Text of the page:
Yes, Askernish and Carne would drop in the ranking if our algorithm gave points for sky-high green fees. But it doesn’t. It gives points for teenagers deciding to skip dinner to squeeze in another 18 before dark.

Tell us we’re wrong.

Top 50 on TV: Uh …. forget what you just read. Two of our priciest courses are on display this weekend at the AT&T Pebble Beach National Pro-Am — the luxe Pebble Beach Golf Links (No. 9) and the very exclusive Monterey Peninsula Country Club (No. 46). All we can say in our defense is that we’ve never spent a penny at either one of them. (It’s good to be a golf writer!)

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Rolex Jumps on Top 50 Bandwagon

Reading the foreword to The Rolex World’s Top 1000 Golf Courses — which has appeared, as if by magic, on my desk in the press tent at the Open Championship in St. Andrews, Scotland — I find myself blushing with false modesty. In the just-published volume’s “Dear Golfers” opener the watchmakers boast that their book, which weighs about as much as a loaded picnic hamper, took three years to complete.

“We have a network of over 200 ‘inspectors,’” the minutemen continue, “composed of enlightened amateurs, professional golfers and journalists specializing in golf course architecture. They have anonymously worked their way around the golfing world, completing an in-depth questionnaire and adding incisive and personalized comments of their own. Our Editorial Committee has given each course a score, geared primarily to the excellence of the site, the course architecture involved, and of course maintenance and condition. After considerable deliberation and verification, we took the entire 33,000 courses currently registered worldwide and ended up with those we consider to be the Top 1000.”

Royal Dornoch Golf

Royal Dornoch rated a mere 95? Really? (John Garrity)

This, of course, is pretty much the modus operandi of The Top 50, so I accept Rolex’s imitation as the sincerest form of flattery and wish them the best as they attempt to catch up.

But now I read the next paragraph.  “For the first time in the history of golf,” the sundial salesmen crow, “a genuine world ranking has been established; like all rankings it is of course subjective but it is the result of unbiased and independent opinion with no commercial pressure.”

This preposterous claim is easily debunked. The Top 50 has been cranking out genuine world rankings since July of 2007, when, by the watchmaker’s own account, they were still looking up courses on MapQuest. Furthermore, Rolex concedes that its rankings are subjective — unlike the Top 50, which concedes nothing. As for the claim that their ratings are reached “with no commercial pressure,” I can only tip my hat in admiration. Like the Times Square huckster with a hundred watches pinned to the lining of his raincoat, Rolex cranes its neck looking in all directions and finds no corporate involvement.*

*Nothing in this paragraph should be interpreted as a criticism of Rolex, valued sponsor of the biennial Writers Cup matches between teams of golf writers from the United States and Europe.

Those points aside, I give the editors credit for compiling an impressive catalog of meritorious golf courses from all corners of the admittedly spherical earth. In addition to course addresses, phone numbers and dress codes, Rolex provides altitudes and GPS coordinates. (For example, the Moonah Links Legends Course in Fingal, Australia,  sits at an altitude of 15 meters at 38˚24‘24.27” S 144˚51‘14.68” E — information that would have kept me from missing my tee time on my last trip Down Under.) Rolex also designates a “signature hole” for each course — an important detail if you send a lot of COD packages to golfers.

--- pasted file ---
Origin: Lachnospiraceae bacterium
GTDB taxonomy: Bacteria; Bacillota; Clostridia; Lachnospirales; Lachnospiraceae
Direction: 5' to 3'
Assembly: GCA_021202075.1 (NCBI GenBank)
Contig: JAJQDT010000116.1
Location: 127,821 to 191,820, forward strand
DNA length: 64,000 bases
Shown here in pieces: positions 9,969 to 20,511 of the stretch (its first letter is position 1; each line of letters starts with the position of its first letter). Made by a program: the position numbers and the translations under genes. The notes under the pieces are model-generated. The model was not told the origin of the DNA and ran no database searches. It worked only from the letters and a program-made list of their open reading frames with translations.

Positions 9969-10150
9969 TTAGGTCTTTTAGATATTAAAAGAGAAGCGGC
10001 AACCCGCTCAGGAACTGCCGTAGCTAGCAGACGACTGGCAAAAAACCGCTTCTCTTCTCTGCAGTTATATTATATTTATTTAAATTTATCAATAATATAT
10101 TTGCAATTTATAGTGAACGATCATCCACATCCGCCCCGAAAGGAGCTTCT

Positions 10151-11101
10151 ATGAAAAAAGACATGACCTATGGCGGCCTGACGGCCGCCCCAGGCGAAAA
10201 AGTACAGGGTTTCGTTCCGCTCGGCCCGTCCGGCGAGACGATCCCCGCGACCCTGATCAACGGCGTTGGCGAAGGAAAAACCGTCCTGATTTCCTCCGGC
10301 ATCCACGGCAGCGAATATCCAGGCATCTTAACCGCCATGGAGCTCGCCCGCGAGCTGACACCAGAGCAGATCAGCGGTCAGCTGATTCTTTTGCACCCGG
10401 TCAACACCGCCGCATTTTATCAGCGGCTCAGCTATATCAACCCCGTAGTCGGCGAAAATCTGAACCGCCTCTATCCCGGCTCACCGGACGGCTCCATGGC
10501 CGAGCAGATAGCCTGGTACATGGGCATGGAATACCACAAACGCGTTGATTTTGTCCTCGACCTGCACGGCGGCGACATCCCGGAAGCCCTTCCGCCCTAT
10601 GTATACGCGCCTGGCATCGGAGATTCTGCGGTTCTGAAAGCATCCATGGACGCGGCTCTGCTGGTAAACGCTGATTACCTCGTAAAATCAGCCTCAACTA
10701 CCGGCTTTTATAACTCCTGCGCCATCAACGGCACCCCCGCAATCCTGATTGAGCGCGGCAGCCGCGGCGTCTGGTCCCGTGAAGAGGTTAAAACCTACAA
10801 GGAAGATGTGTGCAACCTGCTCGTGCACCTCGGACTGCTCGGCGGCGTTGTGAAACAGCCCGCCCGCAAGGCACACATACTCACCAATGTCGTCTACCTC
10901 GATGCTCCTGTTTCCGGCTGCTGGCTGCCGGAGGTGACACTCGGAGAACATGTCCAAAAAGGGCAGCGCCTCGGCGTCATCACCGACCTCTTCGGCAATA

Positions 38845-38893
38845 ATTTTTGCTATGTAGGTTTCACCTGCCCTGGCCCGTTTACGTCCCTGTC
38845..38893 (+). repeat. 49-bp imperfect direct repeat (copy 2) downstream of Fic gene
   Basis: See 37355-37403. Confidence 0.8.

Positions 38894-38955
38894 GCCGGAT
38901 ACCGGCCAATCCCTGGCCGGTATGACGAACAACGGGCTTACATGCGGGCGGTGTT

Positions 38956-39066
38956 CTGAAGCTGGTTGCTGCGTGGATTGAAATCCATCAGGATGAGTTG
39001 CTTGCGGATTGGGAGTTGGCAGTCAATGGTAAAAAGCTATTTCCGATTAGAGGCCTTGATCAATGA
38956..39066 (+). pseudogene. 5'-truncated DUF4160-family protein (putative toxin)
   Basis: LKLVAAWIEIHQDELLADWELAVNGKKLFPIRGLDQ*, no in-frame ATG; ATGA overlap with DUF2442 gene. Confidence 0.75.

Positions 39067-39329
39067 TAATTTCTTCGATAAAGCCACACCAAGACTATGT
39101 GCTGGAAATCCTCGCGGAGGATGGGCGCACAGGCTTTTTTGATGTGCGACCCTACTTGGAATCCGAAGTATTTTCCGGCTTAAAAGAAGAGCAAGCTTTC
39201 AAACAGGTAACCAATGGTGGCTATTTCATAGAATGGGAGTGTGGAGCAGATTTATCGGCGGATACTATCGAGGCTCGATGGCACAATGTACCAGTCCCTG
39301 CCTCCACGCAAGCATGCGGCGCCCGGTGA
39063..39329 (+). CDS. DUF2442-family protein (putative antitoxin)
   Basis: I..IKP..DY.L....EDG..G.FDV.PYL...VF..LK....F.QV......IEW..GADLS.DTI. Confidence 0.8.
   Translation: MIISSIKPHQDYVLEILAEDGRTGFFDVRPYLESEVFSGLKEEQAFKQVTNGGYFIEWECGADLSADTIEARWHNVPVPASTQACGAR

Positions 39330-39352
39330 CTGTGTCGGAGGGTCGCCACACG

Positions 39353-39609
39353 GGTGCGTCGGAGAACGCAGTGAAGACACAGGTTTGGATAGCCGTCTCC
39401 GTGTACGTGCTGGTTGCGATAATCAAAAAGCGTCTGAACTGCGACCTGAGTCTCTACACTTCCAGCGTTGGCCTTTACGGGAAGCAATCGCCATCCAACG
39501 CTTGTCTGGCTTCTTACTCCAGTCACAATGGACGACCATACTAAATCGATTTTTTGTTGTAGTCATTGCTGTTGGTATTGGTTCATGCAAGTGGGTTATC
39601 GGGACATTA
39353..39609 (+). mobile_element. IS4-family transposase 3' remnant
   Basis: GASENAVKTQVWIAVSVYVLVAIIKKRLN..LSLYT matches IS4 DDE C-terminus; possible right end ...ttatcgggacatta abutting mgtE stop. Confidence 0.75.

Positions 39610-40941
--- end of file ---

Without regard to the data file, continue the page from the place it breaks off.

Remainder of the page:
As for the Rolex rankings themselves, what can I say? First of all, they aren’t true rankings. To avoid hurt feelings, the Editorial Committee scored the courses in five-percentile blocks, corralling the top 15 into the “100” category, the next 73 into the “95” category, and the rest of the sorry lot into “90s,” “85s,” “80s,” and “75s.” It’s an original scheme, but you wind up with a 73-way tie for sixteenth that puts Pebble Beach, Pinehurst No. 2 and Prairie Dunes on the same level. (Their scientifically-accurate Top 50 ratings are 6, 51, and 7, respectively.) Furthermore, Rolex’s top-15 reads like an tardy schoolboy’s test paper, correctly guessing only three courses from the Top 50 blog (Augusta National, Cypress Point and St. Andrews Old Course), while canonizing Top 50 no-shows such as Bethpage Black and Torrey Pines South.

The real problem with the Rolex Thousand is that they published it. I love hardcover books as much as the next man — if the next man is Johannes Gutenberg — but I don’t take my grocery lists to the bindery. Golf course rankings, to be meaningful, must be updated every few hours, and only the Top 50 performs this valuable service. Rolex, having to meet printers’ deadlines, doesn’t even mention the new Castle Stuart course in Scotland. The Top 50, attuned to the digital age, has the Highlands masterpiece at No. 10.

Still, I give the Rolex 1000 a solid 95 for effort. It’s not their fault that the Top 50 is a perfect 10.

(10-4.)

Top 50 on TV: The tour pros are still hogging the tee times on the St. Andrews Old Course, No. 16, as I type this on a breezy Sunday afternoon in the Kingdom of Fife. Fortunately, there are three other Top-50 courses within easy driving distance of the R&A clubhouse. (The Balcomie Course at Crail, the Torrance Course at St. Andrews Bay, and Kinghorn.) And that doesn’t include the wonderful Kingsbarns Golf Links (alt. 30 feet), which will debut in the Top 50 as early as next week, pending resolution of drainage issues at Catch Basin, our Kansas City headquarters.